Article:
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AP® MUSIC THEORY
2006 SCORING GUIDELINES
Question 1
SCORING: 9 points
Use EITHER the regular scoring guide OR one of the alternate scoring guides below.
I. Regular Scoring Guide
A. Award 1 point for each half-measure correct in both pitch and rhythm and add 1 point to the total.
For example, a response that is correct in all aspects receives a score of 8 + 1, or 9.
• A “half-measure” is any set of two contiguous quarter-note beats of the original melody, even if
occurring over a barline or beginning on a metrically weak part of the measure.
• To receive credit, a segment must not overlap with any other segment receiving credit.
• To receive credit, a segment may be metrically shifted from its original position. Exception: Give
no credit for the final half note if notation of pitches continues thereafter.
B. Record any score of 4 or higher and move to the next book.
C. If, after applying I.A., the score is less than 4, try an alternate scoring guide.
II. Alternate Scoring Guides (Do not add the extra point to the total.)
A. Award ½ point per half-measure of correct pitches. (Maximum of 4 points.)
OR
B. Award ¼ point per half-measure of correct rhythm. (Maximum of 2 points.)
III. Rounding Fractional Scores
A. Half-point totals should be rounded down with one exception: a total score of 1½ should be rounded
up to 2.
B. Quarter points should be rounded to the closest integer.
IV. Scores with Additional Meaning
1 This score may also be used for responses that have less than one half-measure correct in both
pitch and rhythm but that have some redeeming qualities. (Do not add the extra point!)
0
A response that demonstrates an attempt to answer the question but that has no redeeming
qualities (or only one).
— This designation is reserved for blank or irrelevant responses.
V. Notes
A. No enharmonic equivalents or octave transpositions are permitted.
B. If you use an alternate scoring guide, do not add the extra point to the total.
C. If you try both regular and alternate scoring guides, record the higher of the scores if there is a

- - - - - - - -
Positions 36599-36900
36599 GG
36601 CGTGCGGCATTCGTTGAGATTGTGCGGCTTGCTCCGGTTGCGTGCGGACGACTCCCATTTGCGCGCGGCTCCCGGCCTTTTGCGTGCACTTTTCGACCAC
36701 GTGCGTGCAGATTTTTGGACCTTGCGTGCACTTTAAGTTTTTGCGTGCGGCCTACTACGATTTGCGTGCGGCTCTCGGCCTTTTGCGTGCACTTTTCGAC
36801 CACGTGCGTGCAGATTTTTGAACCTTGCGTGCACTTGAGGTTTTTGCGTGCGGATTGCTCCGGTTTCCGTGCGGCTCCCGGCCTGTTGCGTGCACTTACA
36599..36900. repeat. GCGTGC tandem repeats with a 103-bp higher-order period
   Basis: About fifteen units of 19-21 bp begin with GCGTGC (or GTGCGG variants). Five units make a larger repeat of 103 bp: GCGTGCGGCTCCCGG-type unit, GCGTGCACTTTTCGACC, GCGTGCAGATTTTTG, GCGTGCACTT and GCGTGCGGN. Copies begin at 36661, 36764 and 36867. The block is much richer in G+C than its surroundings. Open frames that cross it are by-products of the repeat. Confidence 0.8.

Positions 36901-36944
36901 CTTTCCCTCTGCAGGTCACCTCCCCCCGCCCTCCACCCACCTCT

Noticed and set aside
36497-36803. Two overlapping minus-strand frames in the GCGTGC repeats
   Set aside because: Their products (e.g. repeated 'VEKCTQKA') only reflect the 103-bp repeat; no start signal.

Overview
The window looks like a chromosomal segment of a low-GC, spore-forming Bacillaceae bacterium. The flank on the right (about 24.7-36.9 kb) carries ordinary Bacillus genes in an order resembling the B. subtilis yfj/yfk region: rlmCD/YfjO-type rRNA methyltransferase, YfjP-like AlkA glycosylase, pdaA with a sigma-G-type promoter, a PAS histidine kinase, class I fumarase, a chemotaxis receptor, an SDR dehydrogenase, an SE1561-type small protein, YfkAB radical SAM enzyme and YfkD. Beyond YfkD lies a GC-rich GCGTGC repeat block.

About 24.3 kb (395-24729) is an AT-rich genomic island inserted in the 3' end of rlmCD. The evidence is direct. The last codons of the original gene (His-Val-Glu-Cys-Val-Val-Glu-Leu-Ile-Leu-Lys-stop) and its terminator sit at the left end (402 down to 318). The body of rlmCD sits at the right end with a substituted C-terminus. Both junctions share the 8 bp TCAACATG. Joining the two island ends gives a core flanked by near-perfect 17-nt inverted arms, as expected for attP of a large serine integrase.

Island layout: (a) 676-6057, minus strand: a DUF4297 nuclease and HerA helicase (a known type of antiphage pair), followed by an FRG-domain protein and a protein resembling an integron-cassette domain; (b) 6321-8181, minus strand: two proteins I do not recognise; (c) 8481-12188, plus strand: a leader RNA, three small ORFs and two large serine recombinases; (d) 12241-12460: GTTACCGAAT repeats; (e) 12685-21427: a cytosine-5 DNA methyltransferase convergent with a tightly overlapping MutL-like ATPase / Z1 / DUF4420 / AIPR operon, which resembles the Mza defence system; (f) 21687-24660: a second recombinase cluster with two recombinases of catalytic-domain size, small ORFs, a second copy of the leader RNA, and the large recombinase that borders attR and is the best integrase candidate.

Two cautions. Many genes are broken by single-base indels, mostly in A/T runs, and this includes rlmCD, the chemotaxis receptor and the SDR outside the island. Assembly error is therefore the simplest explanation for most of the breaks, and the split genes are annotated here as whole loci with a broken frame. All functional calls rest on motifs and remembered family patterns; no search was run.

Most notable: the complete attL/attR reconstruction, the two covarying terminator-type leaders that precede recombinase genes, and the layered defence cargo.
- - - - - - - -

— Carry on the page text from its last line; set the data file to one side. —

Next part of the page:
difference.
D. Scores from one guide may not be combined with those from another guide.
© 2006 The College Board. All rights reserved.
Visit apcentral.collegeboard.com (for AP professionals) and www.collegeboard.com/apstudents (for students and parents).
2
© 2006 The College Board. All rights reserved.
Visit apcentral.collegeboard.com (for AP professionals) and www.collegeboard.com/apstudents (for students and parents).
© 2006 The College Board. All rights reserved.
Visit apcentral.collegeboard.com (for AP professionals) and www.collegeboard.com/apstudents (for students and parents).
© 2006 The College Board. All rights reserved.
Visit apcentral.collegeboard.com (for AP professionals) and www.collegeboard.com/apstudents (for students and parents).
AP® MUSIC THEORY
2006 SCORING COMMENTARY
Question 1
Overview
The intent of this question was:
•
•
•
To assess students’ ability to transcribe a melody into written notation
To test students’ skill with minor-mode melodies, especially the varied chromatic inflections of scale
degrees 6 and 7
To test students’ ability to hear characteristic features of the melody, including:
o mainly stepwise motion with occasional skips of a third
o dotted rhythms
o clear structural framework of tonic and dominant
Sample: 1A
Score: 8
This paper represents a good response. Seven segments are correct in pitch and rhythm (7 points). The
single error is the missing E½ in the first part of measure 4, which was a very common mistake in responses
to this question. One point was added to 7 for a total score of 8.